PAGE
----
Italian economy suffering multiple blows as coronavirus outbreak grows




The blue-chip index on the Italian Stock Exchange plunged by 11.2 percent Monday over fears of an economic slowdown due to the country's outbreak of the coronavirus. Analysts said it could be just the start of a trend.


Italy's economy has been hit hard by the outbreak of the virus. Factories and offices are closed, including many that produce high-end luxury goods that have been one of the country's most reliable economic categories.


Officials worry luxury companies in other countries may gain market share that will be difficult for the Italian companies to win back.


In addition to that, tourist arrivals have dramatically dropped since news of the outbreak began to spread five weeks ago.


The domestic market has also softened, with Italians staying home and spending less due to worries of the virus. Restaurants, cinemas, bars, and other places where groups of people might meet are closing their doors or limiting access.


A government decree that allows mortgage holders to delay payments until the crisis ends will help some companies but will also hurt lenders.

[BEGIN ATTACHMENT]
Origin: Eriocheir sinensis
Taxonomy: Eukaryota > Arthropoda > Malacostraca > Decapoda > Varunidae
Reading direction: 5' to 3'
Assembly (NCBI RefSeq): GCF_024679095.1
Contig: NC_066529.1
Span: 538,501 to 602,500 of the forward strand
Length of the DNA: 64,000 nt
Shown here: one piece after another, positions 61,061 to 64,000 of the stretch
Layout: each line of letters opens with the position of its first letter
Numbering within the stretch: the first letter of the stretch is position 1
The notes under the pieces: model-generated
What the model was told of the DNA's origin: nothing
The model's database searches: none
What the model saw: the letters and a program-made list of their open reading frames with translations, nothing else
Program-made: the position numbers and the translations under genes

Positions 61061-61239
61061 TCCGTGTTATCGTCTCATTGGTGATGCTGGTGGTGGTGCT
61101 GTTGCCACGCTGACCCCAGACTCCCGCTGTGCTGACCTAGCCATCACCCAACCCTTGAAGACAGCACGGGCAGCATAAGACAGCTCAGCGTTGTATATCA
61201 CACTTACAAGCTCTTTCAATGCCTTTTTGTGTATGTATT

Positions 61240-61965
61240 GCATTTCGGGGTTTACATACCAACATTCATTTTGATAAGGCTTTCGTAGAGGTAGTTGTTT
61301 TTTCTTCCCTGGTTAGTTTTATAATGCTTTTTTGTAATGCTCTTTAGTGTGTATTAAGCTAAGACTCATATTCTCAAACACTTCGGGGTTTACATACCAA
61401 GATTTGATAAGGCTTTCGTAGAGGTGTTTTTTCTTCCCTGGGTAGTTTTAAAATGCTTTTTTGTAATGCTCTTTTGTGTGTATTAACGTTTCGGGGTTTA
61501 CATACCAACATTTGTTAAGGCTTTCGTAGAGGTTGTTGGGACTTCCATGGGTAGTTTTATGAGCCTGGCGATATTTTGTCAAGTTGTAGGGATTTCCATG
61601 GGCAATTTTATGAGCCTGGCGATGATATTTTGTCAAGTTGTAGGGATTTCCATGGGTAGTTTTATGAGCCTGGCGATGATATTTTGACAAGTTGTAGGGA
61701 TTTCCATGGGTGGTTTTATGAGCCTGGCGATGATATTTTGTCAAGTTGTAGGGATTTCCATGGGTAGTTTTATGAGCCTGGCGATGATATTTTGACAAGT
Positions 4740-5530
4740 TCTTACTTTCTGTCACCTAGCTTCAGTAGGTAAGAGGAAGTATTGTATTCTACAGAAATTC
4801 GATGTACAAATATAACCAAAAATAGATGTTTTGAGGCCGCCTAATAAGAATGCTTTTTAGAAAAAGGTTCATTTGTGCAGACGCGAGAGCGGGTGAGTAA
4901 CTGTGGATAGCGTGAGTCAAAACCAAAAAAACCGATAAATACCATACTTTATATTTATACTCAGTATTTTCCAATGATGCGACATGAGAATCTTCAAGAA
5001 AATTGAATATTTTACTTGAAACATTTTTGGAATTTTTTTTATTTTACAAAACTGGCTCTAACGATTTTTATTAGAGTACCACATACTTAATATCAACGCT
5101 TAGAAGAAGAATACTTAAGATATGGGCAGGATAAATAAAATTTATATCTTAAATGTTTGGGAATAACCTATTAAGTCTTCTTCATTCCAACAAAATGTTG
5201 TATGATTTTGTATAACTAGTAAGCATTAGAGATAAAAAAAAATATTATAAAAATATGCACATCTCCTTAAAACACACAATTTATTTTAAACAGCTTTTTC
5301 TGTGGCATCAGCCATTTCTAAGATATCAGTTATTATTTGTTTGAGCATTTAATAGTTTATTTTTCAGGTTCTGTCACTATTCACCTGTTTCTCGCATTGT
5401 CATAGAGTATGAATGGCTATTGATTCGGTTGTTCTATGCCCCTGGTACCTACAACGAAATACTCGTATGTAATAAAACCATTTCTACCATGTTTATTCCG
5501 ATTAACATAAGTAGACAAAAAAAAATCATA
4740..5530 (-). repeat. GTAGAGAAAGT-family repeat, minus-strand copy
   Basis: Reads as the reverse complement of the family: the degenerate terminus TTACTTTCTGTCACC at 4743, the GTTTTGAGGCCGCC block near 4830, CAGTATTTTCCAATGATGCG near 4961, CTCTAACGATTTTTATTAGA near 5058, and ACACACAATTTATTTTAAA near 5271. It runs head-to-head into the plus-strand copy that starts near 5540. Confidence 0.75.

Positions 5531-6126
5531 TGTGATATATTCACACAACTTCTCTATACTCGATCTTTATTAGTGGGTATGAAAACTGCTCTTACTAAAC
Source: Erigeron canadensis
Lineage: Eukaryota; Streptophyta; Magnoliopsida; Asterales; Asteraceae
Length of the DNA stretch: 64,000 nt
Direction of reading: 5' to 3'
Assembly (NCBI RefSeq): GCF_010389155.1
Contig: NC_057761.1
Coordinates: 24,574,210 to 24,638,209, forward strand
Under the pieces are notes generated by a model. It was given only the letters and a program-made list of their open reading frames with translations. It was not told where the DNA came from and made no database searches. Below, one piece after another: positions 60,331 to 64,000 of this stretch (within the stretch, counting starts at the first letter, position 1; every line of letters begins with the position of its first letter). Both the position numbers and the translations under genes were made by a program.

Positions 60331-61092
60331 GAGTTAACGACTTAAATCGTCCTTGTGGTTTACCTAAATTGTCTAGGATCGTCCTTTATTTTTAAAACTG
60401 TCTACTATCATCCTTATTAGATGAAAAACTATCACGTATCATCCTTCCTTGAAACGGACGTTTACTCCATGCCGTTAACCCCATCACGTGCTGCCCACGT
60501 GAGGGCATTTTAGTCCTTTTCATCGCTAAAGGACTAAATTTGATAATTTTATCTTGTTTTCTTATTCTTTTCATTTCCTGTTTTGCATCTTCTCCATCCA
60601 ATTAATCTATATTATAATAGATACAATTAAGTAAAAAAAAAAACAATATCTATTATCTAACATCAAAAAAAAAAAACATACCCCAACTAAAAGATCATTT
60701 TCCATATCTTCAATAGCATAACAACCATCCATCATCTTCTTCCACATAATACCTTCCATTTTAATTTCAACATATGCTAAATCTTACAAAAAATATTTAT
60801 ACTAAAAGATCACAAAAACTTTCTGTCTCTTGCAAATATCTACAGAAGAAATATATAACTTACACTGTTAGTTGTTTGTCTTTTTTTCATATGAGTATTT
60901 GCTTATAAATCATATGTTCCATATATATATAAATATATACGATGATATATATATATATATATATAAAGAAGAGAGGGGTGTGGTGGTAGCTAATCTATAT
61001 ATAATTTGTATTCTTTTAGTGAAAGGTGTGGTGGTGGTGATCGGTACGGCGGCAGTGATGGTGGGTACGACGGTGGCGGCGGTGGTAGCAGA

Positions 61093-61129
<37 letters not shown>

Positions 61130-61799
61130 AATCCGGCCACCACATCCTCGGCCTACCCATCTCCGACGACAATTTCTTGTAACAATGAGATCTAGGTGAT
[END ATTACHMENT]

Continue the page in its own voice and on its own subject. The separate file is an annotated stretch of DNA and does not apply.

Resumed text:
"The economic problems from coronavirus in Italy are more severe because the economy was already weak before all this started," Giovanni Battista Ponzetto, co-founder of the Tokos Financial Consulting Firm, told Xinhua. "It is also significant that the virus outbreak is strongest where the economy is most vibrant."


Ponzetto cited some economic estimates that predict the Italian economy could shrink by 1.4 to 1.6 percent this year, down from estimates of at least 0.4-percent growth for the year as a whole before the outbreak started.


"That would be a big fall but I think the contraction could end up being even more significant," Ponzetto said.


Alessandro Polli, a professor of economic statistics at Rome's La Sapienza University, agreed, saying problems related to the outbreak are eroding some of the long-time pillars of the country's economy.


"We cannot guess how big the economic impacts will be until we know how long this outbreak will last and how far it will spread," Polli said in an interview. "But we are already seeing significant damage to the economy."


Polli pointed to the plight of small and medium-sized enterprises that are the backbone of the Italian economy.


There are around 6.2 million companies in Italy compared to 4.5 million in France, according to the data firm Statistica, even though the French economy, based on International Monetary Fund estimates for last year, is more than a third larger than its Italian counterpart.


"There are many advantages to having an economy that is built on successful, innovative, small and medium-sized companies," Polli said. "But when there is a protracted crisis, these companies will suffer more than larger companies."


"If this coronavirus crisis lasts another two or three months or more, I worry that a larger number of these smaller companies will be crippled or they will fail," Polli added.

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